In this course, the instructor will explain the basics of finance theory (modern portfolio theory) and discuss the basic theory of managerial finance (corporate finance) with a focus on the relationship between corporate management and the capital market.
First, the instructor will explain the basics of modern finance theory, such as corporate investment decision-making, capital cost, and CAPM (capital asset pricing model). Further, the instructor will introduce the discovery of behavioral finance, which emerged as a challenge to modern finance theory, to help students understand the realities of the capital market. Then, students will study topics which could be considered the central topics for managerial finance—corporate capital structure, investment policy, and corporate governance. To conclude, the entire class will debate cases related to the realities of corporate investment decisions and corporate governance using the financial knowledge gained in this course. This course is planned for greater emphasis on corporate investment decisions than on security investments.
By the end of this course, students will be able to:
1. Understand the basics of portfolio theory and managerial finance and be prepared to work on issues applying financial theories.
2. Understand the mechanism of a capital market and corporate management, the core of a capitalist society, and have knowledge for optimal management and market structuring.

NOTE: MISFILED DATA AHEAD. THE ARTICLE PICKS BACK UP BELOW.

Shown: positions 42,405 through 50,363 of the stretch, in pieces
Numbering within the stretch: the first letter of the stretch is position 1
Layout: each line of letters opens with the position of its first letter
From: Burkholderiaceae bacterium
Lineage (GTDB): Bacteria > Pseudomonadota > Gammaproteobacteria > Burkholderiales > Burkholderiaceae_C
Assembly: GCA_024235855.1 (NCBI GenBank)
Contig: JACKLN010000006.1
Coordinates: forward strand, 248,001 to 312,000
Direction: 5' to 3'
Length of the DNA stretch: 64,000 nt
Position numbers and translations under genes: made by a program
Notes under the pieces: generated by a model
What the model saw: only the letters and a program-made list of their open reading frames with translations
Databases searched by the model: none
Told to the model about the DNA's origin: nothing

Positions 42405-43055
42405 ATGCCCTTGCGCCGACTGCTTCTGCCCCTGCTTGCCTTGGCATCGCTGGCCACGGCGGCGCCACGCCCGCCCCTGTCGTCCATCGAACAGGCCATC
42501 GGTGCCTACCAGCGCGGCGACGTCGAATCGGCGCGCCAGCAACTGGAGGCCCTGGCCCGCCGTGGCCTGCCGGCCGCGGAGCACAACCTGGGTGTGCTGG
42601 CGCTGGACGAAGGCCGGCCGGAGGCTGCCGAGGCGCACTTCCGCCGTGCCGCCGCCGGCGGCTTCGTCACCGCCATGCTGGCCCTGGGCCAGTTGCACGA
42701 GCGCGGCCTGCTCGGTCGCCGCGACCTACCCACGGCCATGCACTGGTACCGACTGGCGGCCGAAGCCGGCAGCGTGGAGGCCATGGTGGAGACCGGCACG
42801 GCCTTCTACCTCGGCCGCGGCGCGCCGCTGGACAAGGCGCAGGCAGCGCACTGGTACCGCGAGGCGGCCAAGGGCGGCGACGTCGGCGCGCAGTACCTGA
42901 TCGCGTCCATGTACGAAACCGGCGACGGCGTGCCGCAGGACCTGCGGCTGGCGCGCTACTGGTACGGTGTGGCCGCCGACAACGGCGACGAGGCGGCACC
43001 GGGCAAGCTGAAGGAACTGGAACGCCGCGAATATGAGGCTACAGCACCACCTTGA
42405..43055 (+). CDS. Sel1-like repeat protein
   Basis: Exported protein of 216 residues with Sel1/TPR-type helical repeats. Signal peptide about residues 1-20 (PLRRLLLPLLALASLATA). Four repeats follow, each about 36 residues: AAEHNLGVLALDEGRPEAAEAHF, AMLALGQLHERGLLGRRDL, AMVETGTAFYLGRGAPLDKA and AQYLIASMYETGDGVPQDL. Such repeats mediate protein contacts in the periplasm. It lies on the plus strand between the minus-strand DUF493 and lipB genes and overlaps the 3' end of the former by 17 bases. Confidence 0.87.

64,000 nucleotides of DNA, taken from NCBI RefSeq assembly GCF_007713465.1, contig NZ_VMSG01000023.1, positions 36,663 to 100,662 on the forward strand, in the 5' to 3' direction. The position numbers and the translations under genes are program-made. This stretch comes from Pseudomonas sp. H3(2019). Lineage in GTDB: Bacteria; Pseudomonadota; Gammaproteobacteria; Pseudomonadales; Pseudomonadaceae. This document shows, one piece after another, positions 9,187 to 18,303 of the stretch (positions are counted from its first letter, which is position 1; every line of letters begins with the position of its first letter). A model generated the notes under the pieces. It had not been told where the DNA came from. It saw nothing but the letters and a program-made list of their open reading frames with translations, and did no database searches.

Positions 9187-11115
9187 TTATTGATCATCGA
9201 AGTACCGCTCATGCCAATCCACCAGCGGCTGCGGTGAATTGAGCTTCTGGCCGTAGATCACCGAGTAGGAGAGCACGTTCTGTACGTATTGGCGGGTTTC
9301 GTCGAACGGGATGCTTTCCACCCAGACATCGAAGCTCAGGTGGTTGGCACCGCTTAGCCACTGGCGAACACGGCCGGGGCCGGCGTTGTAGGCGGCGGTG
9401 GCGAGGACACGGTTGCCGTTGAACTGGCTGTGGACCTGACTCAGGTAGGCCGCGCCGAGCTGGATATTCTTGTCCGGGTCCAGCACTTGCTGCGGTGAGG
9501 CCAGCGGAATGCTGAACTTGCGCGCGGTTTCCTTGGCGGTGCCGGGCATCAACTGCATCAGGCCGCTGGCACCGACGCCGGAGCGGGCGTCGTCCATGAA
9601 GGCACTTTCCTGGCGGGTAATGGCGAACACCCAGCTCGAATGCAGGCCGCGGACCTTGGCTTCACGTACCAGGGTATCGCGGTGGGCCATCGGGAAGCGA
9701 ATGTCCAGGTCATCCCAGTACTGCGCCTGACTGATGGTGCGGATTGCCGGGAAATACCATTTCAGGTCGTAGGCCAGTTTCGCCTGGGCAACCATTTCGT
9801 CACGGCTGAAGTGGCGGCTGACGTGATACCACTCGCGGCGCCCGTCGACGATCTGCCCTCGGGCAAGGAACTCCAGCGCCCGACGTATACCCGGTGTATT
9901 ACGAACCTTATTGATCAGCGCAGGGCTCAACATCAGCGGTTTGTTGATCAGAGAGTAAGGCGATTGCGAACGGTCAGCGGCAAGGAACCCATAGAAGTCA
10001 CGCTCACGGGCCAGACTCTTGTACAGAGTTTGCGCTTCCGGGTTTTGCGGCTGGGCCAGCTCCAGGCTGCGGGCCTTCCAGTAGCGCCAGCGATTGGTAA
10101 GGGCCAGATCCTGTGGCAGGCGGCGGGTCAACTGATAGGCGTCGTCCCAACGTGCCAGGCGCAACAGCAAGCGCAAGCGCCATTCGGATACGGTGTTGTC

Capital Budget, Cost of Capital, Modern Portfolio Theory, Behavioral Finance, Capital Structure, M&A, Corporate Governance
|Intercultural skills||Communication skills||Specialist skills||Critical thinking skills||Practical and/or problem-solving skills|
This course consists of lectures and case studies.
The lectures will follow a textbook. Case studies will require working in groups and active participation in the class. Students must do the following:
1. Read the textbook chapter listed for each class before the lecture.
2. Prepare in groups for the case discussions in classes 11 and 12.
|Course schedule||Required learning|
|Class 1||Introduction: Corporate management and capital market||Read and understand significant points of Chapter 1|
|Class 2||No arbitrage rule and investment decision||Read and understand significant points of Chapter 3|
|Class 3||Value of time and interest rate||Read and understand significant points of Chapters 4 & 5|
|Class 4||Capital Budgeting||Read and understand significant points of Chapters 6 & 7|
|Class 5||Fixed income||Read and understand significant points of Chapter 8|
|Class 6||Equity pricing||Read and understand significant points of Chapter 9|
|Class 7||Capital market and risk premium||Read and understand significant points of Chapter 10|
|Class 8||Capital asset pricing model||Read and understand significant points of Chapter 11|
|Class 9||Cost of capital||Read and understand significant points of Chapter 12|
|Class 10||Capital structure 1||Read and understand significant points of Chapters 14 & 15|
|Class 11||Capital structure 2||Read and understand significant points of Chapters 14 & 15|
|Class 12||Case study: Management Buyout of Pokka Corporation||Prepare for class discussion on the assigned case by group|
|Class 13||Corporate governance||Prepare for class discussion on the assigned case by group|
|Class 14||Finance theory and practice: Discussion with CFO (TBD)||Research growth history of the firm and prepare at least one question to the CFO|
|Class 15||Summary and exam|
Corporate Finance: Second Edition, 2011, Jonathan Berks and Peter DeMarzo, Peason Education
Distribute in class
Class participation 30%
Final exam 70%
Class Participants are required to have completed the course of Basic Accounting or have equivalent knowledge of accounting.